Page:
Not really. My friend Alison when she heard the record thought it was really funny. She was like oh my god you're finally singing like a primordial baby (laughs). I thought that was really funny. I don't talk like that all the time but when you get to know me I do really goofy voices (laughs). I think it really sprung out of that. I mean I love Joanna Newsom and Kate Bush. I think I'm probably more inspired by Joanna Newsom, especially in the past by her song-structure.

The instrumentation and the shifts in rhythm you use on the record are also captivating. It's a very intuitive mix of electric and organic elements. Did you have the instrumentation in mind before you started recording?

I'd say the strings came last. We have a core band that I knew was going to be on the record. A bassist and drummer and now we have another synth player. I guess I wrote most of the synth parts when I was first writing it, so I knew all of that was going to be there. Many of the electronic drum parts came a little bit later. A few of them came when I was writing stuff on my OP1 but I'd say the only thing that was kind of surprising was we brought in the strings late in the recording process. We wanted to bring in some orchestral instruments. Cello and violin were really the proper thing but besides that, I feel like I had a firm grasp of what I wanted it to sound like as far as the acoustic and electronic from the get go. So I feel that that was already in place as I was writing it.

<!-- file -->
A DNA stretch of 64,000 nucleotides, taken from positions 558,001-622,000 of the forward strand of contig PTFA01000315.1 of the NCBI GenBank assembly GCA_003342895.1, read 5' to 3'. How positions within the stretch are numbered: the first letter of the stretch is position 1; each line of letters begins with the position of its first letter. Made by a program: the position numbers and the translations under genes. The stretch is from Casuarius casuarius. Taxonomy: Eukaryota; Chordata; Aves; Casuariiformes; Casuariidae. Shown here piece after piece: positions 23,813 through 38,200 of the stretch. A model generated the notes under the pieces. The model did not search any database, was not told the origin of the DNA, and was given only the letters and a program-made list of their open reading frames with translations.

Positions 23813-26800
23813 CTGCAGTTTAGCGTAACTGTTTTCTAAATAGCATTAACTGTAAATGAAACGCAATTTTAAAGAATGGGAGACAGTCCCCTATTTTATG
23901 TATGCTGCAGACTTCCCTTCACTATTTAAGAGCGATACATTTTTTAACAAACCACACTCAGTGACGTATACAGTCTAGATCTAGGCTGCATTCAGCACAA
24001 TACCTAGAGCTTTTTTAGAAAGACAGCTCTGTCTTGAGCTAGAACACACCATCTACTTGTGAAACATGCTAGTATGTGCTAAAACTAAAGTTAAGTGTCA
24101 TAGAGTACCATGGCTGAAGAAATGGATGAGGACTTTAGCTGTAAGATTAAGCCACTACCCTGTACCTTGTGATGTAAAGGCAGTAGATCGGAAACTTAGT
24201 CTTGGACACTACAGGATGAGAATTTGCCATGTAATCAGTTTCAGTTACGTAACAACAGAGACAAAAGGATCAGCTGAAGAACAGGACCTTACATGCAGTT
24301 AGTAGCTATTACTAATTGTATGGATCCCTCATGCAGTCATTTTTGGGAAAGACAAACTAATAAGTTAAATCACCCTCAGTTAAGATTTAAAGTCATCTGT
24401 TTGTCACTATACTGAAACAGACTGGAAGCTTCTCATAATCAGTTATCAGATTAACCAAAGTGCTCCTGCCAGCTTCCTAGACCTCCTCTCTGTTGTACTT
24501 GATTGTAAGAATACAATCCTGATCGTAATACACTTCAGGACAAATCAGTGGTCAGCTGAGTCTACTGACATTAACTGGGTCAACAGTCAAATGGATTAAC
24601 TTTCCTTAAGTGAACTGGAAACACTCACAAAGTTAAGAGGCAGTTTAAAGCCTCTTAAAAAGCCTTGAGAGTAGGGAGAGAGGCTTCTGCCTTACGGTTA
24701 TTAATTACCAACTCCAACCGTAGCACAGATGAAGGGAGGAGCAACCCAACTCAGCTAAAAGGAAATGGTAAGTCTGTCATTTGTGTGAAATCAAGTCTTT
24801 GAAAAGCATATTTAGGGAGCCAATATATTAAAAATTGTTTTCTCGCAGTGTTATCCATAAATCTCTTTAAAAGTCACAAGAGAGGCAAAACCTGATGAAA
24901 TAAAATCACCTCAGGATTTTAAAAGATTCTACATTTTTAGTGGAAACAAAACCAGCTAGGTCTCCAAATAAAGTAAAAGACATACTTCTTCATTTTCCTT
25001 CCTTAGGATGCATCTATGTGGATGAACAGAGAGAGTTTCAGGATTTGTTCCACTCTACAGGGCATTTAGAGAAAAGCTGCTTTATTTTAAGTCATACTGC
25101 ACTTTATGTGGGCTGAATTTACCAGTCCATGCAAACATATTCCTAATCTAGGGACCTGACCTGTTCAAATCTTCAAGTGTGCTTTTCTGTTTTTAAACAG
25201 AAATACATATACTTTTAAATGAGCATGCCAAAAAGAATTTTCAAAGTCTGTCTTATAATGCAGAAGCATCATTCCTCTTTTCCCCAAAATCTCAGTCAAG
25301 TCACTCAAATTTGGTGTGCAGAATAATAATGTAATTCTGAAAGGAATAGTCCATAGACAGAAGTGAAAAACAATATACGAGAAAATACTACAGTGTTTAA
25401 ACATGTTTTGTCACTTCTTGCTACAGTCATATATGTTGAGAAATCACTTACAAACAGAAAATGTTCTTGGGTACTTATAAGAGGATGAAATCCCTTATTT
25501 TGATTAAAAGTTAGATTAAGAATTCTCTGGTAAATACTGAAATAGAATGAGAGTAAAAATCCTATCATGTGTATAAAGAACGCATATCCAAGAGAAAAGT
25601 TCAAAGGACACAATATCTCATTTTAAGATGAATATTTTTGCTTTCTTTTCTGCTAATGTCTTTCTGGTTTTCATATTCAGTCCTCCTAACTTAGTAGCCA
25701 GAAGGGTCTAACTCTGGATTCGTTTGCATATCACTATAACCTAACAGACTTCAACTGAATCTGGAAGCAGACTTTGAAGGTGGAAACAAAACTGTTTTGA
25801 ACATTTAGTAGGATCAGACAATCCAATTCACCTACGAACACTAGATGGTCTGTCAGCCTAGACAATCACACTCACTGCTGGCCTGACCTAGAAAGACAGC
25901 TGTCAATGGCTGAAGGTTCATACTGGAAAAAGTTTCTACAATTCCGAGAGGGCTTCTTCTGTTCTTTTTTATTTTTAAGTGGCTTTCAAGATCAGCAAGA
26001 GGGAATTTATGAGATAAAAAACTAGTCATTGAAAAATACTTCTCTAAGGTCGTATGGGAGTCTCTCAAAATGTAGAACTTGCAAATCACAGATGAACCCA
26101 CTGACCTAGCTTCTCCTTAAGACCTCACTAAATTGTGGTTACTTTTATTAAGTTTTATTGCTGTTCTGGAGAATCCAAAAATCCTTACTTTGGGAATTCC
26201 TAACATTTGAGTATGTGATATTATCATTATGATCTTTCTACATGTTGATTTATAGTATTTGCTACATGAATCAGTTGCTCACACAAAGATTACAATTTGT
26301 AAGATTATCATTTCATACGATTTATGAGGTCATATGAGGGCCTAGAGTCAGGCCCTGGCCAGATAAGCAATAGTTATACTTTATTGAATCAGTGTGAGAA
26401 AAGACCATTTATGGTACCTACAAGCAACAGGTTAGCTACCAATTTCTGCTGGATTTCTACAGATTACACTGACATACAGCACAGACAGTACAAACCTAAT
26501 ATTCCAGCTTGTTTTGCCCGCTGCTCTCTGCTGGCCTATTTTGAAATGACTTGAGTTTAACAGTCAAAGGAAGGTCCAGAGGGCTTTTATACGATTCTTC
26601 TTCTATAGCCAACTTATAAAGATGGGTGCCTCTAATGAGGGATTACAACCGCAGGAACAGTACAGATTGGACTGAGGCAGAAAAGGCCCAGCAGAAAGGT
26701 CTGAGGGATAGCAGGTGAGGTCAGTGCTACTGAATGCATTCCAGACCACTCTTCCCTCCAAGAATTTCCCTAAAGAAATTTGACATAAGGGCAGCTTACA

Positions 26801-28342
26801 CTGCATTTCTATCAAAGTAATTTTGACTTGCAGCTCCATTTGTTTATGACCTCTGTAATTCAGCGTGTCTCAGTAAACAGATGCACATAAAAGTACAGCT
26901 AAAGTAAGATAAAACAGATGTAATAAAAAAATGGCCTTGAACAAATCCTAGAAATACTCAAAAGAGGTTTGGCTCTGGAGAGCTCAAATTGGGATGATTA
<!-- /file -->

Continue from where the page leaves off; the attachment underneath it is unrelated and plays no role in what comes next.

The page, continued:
It's really hard to place how a song comes to be. Was there a particular moment where you were surprised where a song actually came from?

Definitely, I think especially with this record. I mean they weren't all written the same way but I think there were two distinct things that happened this time. I think what was so different for me was there were many instances when just the melody and the lyrics would come first really quickly. Usually starting with a singular lyrical line that came into my head and then I made a melody for it. Sometimes the rest would just flow out so quickly, which is something I hadn't experienced that often in the past.